A bit of background will explain why this change is noteworthy. S&P Dow Jones Indices and MSCI oversee the Global Industry Classification Standard, which is more commonly referred to as the GICS (pronounced “gicks”). It currently comprises 10 sectors, 24 industry groups, 67 industries and 156 sub-industries (excluding the forthcoming creation of the new real estate sector as well as the creation of a copper sub-industry). The GICS determines what sector or industry a particular publicly traded company is considered a part of. It underlies various funds, portfolio allocation models and likely sector-rotation strategies. It also used in various screening tools and trading systems.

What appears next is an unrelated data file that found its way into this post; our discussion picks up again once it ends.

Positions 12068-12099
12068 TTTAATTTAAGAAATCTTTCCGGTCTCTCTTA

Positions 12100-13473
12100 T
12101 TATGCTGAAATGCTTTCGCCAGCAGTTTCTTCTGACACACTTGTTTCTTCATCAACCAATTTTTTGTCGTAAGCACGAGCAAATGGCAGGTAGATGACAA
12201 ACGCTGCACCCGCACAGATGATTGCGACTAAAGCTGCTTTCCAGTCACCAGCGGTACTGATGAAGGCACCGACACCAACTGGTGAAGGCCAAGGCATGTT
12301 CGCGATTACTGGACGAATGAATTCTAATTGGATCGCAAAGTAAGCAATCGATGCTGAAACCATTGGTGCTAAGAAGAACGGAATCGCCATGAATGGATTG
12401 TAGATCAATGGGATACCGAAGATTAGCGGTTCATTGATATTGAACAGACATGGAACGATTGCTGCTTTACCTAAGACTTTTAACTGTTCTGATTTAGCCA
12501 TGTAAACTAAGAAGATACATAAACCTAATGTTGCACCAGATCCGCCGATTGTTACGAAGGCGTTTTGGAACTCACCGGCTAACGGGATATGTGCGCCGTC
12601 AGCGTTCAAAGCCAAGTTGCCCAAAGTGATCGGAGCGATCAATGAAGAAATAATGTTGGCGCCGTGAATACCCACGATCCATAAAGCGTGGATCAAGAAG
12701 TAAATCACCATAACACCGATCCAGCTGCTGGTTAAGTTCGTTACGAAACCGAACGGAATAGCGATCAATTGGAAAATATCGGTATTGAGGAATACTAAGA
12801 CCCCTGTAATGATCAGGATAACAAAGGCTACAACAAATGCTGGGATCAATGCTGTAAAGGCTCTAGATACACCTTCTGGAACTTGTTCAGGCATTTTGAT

It’s not the only industry classification system out there. FTSE (the “ICB”), Morningstar and Thomson Reuters, for instance, have their own proprietary classification systems. (We use Thomson Reuters’ classifications in our Stock Investor Pro database and screening program.) There are other organizations with their own classification systems. Though there is some overlap, there are enough differences between them to make apples-to-apples comparisons of results based on the various classification systems difficult.
Look at the Relative Valuations Before Buying Energy Stocks
Posted on December 4, 2014 | Investor Update
Oil prices have dropped by about 40% over the past six months. Not surprisingly, the decline has led to weakness in oil-related stocks. This weakness intensified last week when shares of many energy companies were assigned Black Friday discounts.